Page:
Should I knock the snow off my plants and trees?

February 25, 2010|By Ellen Nibali | Special to The Baltimore Sun

Question: When branches are covered with snow should I knock it off? My shrubs were bent down to the ground.

Answer: Natural snowfall is nature's great winter insulator, protecting frozen branches and roots from extreme temperatures and its weight seldom causes damage. Even when bent double by snow, the resiliency of most plants is astonishing to witness, as they spring back upright when snow is gone. However the weight of ice and very heavy wet snow can break branches. When snow removes easily by lightly brushing branches with your hand or a broom — brush upward -- doing so will not damage your plants. However, partially melted snow that has refrozen or icy snow adheres tightly. Knocking them off can cause worse breakage.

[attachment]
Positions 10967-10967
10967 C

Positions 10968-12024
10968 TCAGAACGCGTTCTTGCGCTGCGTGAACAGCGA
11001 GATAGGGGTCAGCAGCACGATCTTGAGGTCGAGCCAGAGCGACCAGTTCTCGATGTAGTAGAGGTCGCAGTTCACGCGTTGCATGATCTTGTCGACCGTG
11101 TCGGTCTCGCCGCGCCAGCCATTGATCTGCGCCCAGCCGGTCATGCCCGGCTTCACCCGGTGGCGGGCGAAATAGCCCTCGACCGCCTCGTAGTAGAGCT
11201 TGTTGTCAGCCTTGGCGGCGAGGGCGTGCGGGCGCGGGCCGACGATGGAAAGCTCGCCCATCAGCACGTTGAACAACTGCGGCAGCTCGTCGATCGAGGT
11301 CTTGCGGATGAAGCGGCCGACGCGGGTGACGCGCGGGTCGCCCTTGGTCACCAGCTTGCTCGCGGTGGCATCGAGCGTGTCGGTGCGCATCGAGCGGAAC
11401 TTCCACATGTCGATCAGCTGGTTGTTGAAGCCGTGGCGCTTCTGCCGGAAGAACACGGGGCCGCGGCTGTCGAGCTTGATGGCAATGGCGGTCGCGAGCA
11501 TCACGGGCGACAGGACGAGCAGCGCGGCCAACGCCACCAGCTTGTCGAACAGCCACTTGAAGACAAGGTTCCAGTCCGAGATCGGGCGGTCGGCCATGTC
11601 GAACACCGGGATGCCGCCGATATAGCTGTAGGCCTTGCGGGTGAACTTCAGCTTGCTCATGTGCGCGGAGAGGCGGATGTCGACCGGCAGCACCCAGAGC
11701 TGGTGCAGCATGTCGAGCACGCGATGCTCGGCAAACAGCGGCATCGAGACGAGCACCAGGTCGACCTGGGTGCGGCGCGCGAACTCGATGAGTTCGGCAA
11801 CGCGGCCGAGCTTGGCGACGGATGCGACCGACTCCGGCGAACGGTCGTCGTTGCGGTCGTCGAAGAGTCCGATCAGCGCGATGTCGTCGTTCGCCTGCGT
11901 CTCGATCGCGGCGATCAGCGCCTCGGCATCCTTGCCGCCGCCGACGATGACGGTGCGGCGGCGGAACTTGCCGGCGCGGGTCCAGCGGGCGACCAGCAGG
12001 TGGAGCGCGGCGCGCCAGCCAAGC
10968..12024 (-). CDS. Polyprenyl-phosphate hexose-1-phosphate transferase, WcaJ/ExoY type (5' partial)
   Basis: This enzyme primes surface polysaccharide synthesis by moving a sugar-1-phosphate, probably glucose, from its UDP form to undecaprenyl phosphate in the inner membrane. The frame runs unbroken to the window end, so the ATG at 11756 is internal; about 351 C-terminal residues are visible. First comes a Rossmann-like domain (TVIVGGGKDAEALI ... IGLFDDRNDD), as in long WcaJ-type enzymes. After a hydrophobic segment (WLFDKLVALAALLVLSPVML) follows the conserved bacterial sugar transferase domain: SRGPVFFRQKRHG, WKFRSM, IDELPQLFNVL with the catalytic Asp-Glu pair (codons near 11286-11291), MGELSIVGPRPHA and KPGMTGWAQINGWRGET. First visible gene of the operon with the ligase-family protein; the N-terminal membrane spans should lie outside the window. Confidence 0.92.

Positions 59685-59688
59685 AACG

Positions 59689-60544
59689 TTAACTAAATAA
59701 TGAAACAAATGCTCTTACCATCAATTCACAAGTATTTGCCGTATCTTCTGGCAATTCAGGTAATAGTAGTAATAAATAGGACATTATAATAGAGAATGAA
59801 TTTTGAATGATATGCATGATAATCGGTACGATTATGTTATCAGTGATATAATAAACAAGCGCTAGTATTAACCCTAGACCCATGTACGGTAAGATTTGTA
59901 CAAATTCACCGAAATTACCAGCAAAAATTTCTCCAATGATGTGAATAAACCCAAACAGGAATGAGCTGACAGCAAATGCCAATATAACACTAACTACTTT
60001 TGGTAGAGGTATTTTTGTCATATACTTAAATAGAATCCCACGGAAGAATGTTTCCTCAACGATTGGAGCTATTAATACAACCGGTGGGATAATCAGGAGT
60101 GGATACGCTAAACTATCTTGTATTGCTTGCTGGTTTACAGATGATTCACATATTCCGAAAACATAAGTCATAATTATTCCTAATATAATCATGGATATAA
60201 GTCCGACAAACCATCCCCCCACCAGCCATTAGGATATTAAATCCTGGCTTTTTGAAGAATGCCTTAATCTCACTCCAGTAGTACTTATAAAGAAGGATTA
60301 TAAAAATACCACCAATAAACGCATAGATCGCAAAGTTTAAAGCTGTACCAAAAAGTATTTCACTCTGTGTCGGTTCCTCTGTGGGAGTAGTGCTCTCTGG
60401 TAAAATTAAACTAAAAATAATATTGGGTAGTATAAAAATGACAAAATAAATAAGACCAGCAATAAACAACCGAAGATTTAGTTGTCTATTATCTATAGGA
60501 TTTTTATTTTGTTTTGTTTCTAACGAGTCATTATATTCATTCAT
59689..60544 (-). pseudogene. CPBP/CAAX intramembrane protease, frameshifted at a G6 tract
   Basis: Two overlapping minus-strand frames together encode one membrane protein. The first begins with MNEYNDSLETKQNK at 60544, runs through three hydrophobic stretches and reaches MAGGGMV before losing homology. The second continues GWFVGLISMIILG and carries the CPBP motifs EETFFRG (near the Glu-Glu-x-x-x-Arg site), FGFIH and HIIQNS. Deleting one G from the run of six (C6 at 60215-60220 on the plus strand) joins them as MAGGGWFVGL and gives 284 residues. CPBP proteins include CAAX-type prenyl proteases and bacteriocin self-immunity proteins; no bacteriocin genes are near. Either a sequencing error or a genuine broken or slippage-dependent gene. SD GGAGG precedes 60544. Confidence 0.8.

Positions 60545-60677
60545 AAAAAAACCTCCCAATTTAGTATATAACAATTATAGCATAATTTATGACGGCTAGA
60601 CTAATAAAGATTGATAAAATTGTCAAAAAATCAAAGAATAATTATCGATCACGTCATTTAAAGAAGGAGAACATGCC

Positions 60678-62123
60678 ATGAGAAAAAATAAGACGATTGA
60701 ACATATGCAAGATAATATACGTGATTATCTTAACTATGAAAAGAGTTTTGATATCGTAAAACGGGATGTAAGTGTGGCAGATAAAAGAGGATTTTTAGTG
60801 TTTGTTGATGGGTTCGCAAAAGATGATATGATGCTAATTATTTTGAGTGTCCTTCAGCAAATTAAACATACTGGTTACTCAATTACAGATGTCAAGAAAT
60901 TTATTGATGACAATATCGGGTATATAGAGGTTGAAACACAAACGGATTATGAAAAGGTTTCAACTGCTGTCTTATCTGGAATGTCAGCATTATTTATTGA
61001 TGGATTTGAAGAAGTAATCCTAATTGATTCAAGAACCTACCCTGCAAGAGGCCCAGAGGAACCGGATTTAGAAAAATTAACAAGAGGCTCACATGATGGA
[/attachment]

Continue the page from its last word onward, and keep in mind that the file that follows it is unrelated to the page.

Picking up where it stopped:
The motion of shoveling, snowblowing or plowing snow causes it to become more dense. Try to avoid piling this heavier kind of snow on plants. Plants already encased in natural snow should be somewhat protected from the added weight. Also avoid shoveling snow mixed with salt onto plants.

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